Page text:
If everything about you changes, what remains?
Seventeen year-old Ruby, long-pledged to the much older Stiles from the Fireseed desert cult, escapes with only a change of clothes, a pouch of Oblivion Powder and her mute little brother, Thorn. Arriving at The Greening, a boarding school for orphaned teens, she can finally stop running. Or can she? The Greening is not what it seems. Students are rampaging out of control and as she cares for the secret Fireseed crop, she experiences frightening physical changes. She’s ashamed of her attraction to burly, hard-talking Blane, the resident bodyguard, and wonders why she can’t be happy with the gentler Armonk. She’s long considered her great beauty a liability, a thing she’s misused in order to survive. And how is she to stop her dependence on Oblivion to find a real beauty within, using her talent as a maker of salves, when she has nightmares of Stiles without it?
When George Axiom, wealthy mogul of Vegas-by-the-Sea offers a huge cash prize for the winner of a student contest, Ruby is hopeful she might collect the prize to rescue her family and friends from what she now knows is a dangerous cult. But when Stiles comes to reclaim her, and Thorn sickens after creating the most astonishing contest project of all, the world Ruby knows is changed forever. This romantic fantasy set in 2099 on earth has a crafty heroine in Ruby, and a swoon-worthy cast, which will surely appeal to the YA and new adult audience.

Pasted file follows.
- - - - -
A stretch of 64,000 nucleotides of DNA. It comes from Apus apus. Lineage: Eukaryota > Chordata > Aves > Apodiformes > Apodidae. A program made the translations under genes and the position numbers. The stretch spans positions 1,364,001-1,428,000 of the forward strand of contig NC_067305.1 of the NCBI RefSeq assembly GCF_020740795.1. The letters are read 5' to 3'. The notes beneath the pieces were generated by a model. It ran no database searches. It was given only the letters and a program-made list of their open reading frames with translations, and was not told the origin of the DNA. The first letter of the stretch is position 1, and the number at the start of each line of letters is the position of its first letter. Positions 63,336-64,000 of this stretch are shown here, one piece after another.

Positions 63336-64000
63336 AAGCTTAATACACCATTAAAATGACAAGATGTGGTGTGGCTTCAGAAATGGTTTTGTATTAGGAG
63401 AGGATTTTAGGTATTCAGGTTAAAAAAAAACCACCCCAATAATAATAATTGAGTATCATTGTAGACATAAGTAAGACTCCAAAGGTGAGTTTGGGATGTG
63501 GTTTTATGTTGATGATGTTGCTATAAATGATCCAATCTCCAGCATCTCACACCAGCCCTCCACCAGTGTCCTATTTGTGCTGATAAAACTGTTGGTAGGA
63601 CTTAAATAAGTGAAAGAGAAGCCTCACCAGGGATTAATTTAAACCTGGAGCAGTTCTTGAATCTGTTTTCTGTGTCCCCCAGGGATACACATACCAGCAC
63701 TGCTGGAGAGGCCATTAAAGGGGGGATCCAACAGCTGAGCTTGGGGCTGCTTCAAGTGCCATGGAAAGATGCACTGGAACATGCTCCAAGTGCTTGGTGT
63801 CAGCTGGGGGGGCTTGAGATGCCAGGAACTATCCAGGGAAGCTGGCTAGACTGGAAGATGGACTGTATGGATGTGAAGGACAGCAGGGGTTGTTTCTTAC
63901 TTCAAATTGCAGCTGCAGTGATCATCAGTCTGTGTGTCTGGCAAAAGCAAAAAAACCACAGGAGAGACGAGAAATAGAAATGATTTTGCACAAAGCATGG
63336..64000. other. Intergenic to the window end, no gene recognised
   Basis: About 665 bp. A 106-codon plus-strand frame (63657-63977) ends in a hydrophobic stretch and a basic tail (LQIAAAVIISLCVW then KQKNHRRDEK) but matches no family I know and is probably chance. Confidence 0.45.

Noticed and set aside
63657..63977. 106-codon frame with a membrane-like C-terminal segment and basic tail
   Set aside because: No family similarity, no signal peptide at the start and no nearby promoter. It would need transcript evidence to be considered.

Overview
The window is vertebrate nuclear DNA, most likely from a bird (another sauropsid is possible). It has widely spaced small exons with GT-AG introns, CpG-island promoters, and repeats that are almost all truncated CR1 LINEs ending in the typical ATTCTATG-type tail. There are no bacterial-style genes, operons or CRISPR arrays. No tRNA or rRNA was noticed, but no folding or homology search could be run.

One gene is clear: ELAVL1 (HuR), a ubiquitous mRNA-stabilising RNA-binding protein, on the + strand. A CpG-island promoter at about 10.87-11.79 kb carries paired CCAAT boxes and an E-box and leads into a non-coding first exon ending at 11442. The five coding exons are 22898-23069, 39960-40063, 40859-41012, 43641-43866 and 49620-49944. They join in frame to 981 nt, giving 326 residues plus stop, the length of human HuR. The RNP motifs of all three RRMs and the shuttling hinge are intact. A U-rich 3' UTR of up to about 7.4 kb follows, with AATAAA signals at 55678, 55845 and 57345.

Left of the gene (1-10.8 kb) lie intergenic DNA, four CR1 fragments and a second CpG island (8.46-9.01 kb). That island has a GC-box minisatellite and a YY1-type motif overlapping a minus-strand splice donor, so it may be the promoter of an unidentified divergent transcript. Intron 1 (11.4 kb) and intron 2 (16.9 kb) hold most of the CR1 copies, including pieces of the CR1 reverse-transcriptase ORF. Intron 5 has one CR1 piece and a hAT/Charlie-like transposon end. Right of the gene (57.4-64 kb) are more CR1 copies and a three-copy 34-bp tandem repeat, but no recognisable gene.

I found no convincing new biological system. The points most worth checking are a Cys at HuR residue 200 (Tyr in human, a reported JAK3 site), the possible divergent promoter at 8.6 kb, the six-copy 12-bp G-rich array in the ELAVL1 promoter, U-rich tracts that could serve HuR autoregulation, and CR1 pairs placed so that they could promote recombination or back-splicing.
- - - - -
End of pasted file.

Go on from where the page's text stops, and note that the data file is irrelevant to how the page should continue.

- summary via Goodreads
A couple of months ago Catherine Stine sent me an advance reader copy of Ruby’s Fire. I’d read and reviewed her novel Fireseed One when it was published, and was looking forward to visiting the Fireseed world again. Of the two novels Ruby’s Fire is hands down my favourite. I used to believe that second books tend to be less captivating than their predecessors, but not so for Ruby’s Fire. The book took all the best elements of Fireseed One and upped the heat. More action, more romance and more everything. Although it features at least two of the main characters from Fireseed One, it’s very much the story of Ruby and therefore reads as a standalone.
Ruby as a main character is wonderfully flawed, and her character grows in leaps and bounds. The book summary perfectly describes the plot – it’s a futuristic, sci-fi, adventure, and I think it’s bursting with originality. If I were asked for criticisms I’m sure I could come up with something, but nothing that wasn’t a niggle easily overshadowed by compelling characters and vivid world building.
About Catherine Stine
Visit her at www.catherinestine.blogspot.com and at www.catherinestine.com.
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